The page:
Even as the number of WiFi hotspots across the globe continues to multiply, getting on those hotspots from cellular remains the tricky part.
Handoff and authentication have made the experience less than graceful for mobile users, although that's starting to change as new technologies emerge to make it a seamless process. The only problem is, it appears several new technologies are gaining traction, which could fragment the market for service providers.
Hotspot 2.0 is perhaps the standard about which there's been the most noise, but while it's racking up support in devices, carriers have been less enthusiastic. Dr. Derek Peterson, SVP of engineering for Boingo Wireless Inc. , an early proponent of the standard, says the service provider is in phase three of its Hotspot 2.0 trials with the Wireless Broadband Alliance , now working on policy configuration, so it can set rules on speeds offered, access points included, time of day, etc. Peterson says there is operator interest; it's just a matter of figuring out monetization models and signing contracts. (See iOS 7: The Next-Gen Hotspot Game Changer .)
"The table is there. The operators have even paid for some of the food, but haven’t started eating yet," he analogizes. "Some are trying to push it in their own networks, like KT Corp. and some cable companies. I wouldn't be surprised if we see something with them soon just because they are moving faster than the ones trying to protect their assets."
At the same time, vendors like Aptilo Networks AB aren't waiting for more operators to commit to Hotspot 2.0. Aptilo is working with operators on handoff via the 3rd Generation Partnership Project (3GPP) standard ANDSF (Access Network Discovery and Selection Function). Aptilo CEO Torbjorn Ward says the company has been doing SIM authentication with operators like Swisscom Mobile AG for six years now. While Aptilo will support next-generation hotspots, Ward doesn't share the enthusiasm.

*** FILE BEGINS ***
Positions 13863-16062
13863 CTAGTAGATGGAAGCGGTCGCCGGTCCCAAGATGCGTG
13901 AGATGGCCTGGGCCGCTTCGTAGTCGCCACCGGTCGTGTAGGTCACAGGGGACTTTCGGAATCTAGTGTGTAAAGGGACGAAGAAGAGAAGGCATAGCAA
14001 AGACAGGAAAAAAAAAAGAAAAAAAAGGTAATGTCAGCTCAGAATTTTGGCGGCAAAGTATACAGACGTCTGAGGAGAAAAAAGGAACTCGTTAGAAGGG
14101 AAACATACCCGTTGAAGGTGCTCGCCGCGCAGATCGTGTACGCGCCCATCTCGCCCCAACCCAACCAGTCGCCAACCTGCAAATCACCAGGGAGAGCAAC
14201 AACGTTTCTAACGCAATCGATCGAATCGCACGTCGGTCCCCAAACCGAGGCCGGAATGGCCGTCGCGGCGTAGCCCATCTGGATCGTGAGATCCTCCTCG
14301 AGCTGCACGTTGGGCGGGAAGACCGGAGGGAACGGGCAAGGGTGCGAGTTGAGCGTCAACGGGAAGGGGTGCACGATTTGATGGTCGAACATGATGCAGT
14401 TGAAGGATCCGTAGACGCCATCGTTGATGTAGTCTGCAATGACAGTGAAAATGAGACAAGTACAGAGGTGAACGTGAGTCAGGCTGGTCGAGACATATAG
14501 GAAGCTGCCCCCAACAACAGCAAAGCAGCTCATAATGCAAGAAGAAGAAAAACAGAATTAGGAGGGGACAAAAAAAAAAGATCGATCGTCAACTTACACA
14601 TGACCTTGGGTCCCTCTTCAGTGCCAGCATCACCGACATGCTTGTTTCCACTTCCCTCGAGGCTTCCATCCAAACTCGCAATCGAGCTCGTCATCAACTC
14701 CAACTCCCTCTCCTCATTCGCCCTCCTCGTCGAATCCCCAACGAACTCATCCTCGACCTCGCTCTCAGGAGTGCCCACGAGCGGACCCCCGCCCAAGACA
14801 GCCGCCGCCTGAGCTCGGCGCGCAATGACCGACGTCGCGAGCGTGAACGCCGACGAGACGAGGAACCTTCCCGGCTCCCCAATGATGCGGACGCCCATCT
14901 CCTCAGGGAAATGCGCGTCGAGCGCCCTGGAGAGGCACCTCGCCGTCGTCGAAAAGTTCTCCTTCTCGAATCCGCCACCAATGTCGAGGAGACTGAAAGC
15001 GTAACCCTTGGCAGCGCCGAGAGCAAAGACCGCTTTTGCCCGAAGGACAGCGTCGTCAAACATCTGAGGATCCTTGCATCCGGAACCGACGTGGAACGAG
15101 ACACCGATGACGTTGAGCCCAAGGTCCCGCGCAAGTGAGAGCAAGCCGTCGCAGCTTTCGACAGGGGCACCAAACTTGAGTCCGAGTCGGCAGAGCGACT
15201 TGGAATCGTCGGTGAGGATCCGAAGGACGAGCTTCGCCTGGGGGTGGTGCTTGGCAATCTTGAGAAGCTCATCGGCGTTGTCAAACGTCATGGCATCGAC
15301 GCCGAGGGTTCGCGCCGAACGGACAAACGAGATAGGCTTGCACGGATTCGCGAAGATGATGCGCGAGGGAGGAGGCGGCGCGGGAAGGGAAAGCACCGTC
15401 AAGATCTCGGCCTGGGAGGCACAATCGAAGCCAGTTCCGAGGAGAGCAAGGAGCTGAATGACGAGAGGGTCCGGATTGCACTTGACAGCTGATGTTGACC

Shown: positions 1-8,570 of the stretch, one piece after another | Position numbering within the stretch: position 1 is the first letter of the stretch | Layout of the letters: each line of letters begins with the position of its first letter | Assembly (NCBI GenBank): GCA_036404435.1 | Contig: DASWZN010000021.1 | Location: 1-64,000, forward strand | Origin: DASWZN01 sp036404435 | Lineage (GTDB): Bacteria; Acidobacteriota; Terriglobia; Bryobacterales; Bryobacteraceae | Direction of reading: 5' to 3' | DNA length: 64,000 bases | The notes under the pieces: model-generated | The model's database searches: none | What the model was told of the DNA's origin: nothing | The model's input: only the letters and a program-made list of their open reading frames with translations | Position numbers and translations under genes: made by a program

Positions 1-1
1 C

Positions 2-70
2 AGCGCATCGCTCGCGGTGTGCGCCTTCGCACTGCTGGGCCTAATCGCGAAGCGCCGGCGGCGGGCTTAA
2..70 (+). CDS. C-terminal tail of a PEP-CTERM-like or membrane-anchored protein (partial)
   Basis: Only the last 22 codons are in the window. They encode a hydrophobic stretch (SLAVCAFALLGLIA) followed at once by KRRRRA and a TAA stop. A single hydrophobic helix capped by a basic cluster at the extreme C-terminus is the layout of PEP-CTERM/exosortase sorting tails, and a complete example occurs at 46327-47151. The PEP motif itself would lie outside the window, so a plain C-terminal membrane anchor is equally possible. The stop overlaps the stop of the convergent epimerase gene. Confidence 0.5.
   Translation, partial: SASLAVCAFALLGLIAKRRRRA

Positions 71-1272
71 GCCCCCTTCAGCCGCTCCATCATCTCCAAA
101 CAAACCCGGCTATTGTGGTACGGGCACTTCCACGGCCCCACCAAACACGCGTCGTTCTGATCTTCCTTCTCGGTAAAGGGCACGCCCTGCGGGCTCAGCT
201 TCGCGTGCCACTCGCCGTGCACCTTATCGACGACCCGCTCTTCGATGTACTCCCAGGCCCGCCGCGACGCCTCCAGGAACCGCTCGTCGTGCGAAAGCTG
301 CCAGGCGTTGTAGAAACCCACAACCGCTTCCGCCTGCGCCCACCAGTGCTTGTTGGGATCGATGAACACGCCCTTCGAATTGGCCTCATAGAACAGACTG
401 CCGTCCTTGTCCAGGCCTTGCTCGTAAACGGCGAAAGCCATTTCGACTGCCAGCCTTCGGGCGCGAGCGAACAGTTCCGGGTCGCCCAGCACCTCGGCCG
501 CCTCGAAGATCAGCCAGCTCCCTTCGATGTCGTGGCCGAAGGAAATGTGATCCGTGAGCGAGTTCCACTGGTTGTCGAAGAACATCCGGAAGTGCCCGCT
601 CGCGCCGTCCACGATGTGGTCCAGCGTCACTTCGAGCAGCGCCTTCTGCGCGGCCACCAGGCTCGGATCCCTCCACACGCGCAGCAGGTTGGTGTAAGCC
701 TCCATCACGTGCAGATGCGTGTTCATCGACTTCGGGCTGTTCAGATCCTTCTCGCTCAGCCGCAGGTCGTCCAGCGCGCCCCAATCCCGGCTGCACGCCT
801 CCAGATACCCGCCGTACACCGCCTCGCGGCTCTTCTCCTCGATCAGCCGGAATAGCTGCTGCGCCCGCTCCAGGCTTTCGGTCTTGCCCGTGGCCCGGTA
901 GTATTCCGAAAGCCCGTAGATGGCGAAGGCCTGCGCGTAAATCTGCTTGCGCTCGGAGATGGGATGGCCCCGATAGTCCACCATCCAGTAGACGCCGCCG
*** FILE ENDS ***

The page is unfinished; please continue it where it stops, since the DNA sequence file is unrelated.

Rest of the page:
"The politically correct answer is, 'We think it's very important, and it's an industry way to make it work, and yada yada,' " Ward told Light Reading of Hotspot 2.0 recently. "In reality… if you can already do a lot of these things, how important is that?"
Google (Nasdaq: GOOG) is also reportedly throwing another option into the ring. Engadget reports that it is working on a new iOS and Android app that will automatically authenticate and connect users to free hotspots, a good complement to its new relationship with Starbucks. (See Google, Starbucks Start AT&T Router Swap and Is Google the New WiFi of Coffee Snobs?)
And finally, an entirely new handoff alternative is emerging in multipath TCP or carrier bonding. The 3GPP tech, championed by Qualcomm Inc. (Nasdaq: QCOM) and other big vendors, bonds together licensed and unlicensed spectrum, allowing for faster, more efficient data transfers by combining all the best networks the handset can support. (See Not Your Grandma's Carrier WiFi.)
"In the near future, whatever the time scale will be, we anticipate wireless operators will have to leverage licensed and unlicensed spectrum together as part of their offering out to mobile users," Mike Schabel, general manager of Alcatel-Lucent (NYSE: ALU)'s small cell group tells us.
In that case, handoff is rendered unnecessary because two networks are being combined, a phenomenon that InterDigital Inc. (Nasdaq: IDCC) VP Narayan Menon warns could take some control out of the operators' hands if it's happening at the app level.
All of these topics, and more, will be up for discussion at Mobile World Congress next week, where I'll be to get the pulse on which handoff style is winning and what tradeoffs operators are willing to make when it comes to their networks.
— Sarah Reedy, Senior Editor, Light Reading